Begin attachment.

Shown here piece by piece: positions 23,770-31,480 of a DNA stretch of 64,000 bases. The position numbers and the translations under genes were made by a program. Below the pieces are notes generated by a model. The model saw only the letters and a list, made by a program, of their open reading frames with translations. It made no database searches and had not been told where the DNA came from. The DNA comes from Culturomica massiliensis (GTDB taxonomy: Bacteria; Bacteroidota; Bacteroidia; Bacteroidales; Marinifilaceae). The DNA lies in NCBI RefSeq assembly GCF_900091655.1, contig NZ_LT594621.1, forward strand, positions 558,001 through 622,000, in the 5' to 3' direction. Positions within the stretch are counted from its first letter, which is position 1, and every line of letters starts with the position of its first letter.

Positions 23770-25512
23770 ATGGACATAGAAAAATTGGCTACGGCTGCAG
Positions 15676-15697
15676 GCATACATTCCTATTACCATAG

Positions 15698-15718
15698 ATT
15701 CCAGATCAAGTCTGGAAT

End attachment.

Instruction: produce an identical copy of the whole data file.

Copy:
Shown here piece by piece: positions 23,770-31,480 of a DNA stretch of 64,000 bases. The position numbers and the translations under genes were made by a program. Below the pieces are notes generated by a model. The model saw only the letters and a list, made by a program, of their open reading frames with translations. It made no database searches and had not been told where the DNA came from. The DNA comes from Culturomica massiliensis (GTDB taxonomy: Bacteria; Bacteroidota; Bacteroidia; Bacteroidales; Marinifilaceae). The DNA lies in NCBI RefSeq assembly GCF_900091655.1, contig NZ_LT594621.1, forward strand, positions 558,001 through 622,000, in the 5' to 3' direction. Positions within the stretch are counted from its first letter, which is position 1, and every line of letters starts with the position of its first letter.

Positions 23770-25512
23770 ATGGACATAGAAAAATTGGCTACGGCTGCAG
Positions 15676-15697
15676 GCATACATTCCTATTACCATAG

Positions 15698-15718
15698 ATT
15701 CCAGATCAAGTCTGGAAT